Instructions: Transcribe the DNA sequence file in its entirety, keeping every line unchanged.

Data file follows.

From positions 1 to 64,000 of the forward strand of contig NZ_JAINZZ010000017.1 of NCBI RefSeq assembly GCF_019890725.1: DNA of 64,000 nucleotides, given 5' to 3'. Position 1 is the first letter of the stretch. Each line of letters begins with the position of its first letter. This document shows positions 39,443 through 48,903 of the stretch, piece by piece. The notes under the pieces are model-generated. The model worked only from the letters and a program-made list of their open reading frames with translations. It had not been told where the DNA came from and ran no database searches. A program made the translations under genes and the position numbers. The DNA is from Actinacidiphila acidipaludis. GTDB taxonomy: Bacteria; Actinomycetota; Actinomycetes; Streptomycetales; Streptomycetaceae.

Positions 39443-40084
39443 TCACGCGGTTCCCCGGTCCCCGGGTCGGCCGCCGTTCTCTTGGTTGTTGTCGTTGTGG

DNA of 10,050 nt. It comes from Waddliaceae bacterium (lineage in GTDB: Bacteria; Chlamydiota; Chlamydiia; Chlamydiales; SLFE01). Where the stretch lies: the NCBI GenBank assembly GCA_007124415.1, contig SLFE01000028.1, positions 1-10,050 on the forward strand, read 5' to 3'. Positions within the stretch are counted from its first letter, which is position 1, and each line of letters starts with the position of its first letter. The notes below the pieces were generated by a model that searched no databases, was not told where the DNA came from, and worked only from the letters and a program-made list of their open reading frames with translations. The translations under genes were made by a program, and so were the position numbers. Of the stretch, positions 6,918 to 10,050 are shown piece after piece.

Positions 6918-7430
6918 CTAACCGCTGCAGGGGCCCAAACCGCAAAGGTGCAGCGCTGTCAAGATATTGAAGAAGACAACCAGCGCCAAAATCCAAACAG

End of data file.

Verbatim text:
From positions 1 to 64,000 of the forward strand of contig NZ_JAINZZ010000017.1 of NCBI RefSeq assembly GCF_019890725.1: DNA of 64,000 nucleotides, given 5' to 3'. Position 1 is the first letter of the stretch. Each line of letters begins with the position of its first letter. This document shows positions 39,443 through 48,903 of the stretch, piece by piece. The notes under the pieces are model-generated. The model worked only from the letters and a program-made list of their open reading frames with translations. It had not been told where the DNA came from and ran no database searches. A program made the translations under genes and the position numbers. The DNA is from Actinacidiphila acidipaludis. GTDB taxonomy: Bacteria; Actinomycetota; Actinomycetes; Streptomycetales; Streptomycetaceae.

Positions 39443-40084
39443 TCACGCGGTTCCCCGGTCCCCGGGTCGGCCGCCGTTCTCTTGGTTGTTGTCGTTGTGG

DNA of 10,050 nt. It comes from Waddliaceae bacterium (lineage in GTDB: Bacteria; Chlamydiota; Chlamydiia; Chlamydiales; SLFE01). Where the stretch lies: the NCBI GenBank assembly GCA_007124415.1, contig SLFE01000028.1, positions 1-10,050 on the forward strand, read 5' to 3'. Positions within the stretch are counted from its first letter, which is position 1, and each line of letters starts with the position of its first letter. The notes below the pieces were generated by a model that searched no databases, was not told where the DNA came from, and worked only from the letters and a program-made list of their open reading frames with translations. The translations under genes were made by a program, and so were the position numbers. Of the stretch, positions 6,918 to 10,050 are shown piece after piece.

Positions 6918-7430
6918 CTAACCGCTGCAGGGGCCCAAACCGCAAAGGTGCAGCGCTGTCAAGATATTGAAGAAGACAACCAGCGCCAAAATCCAAACAG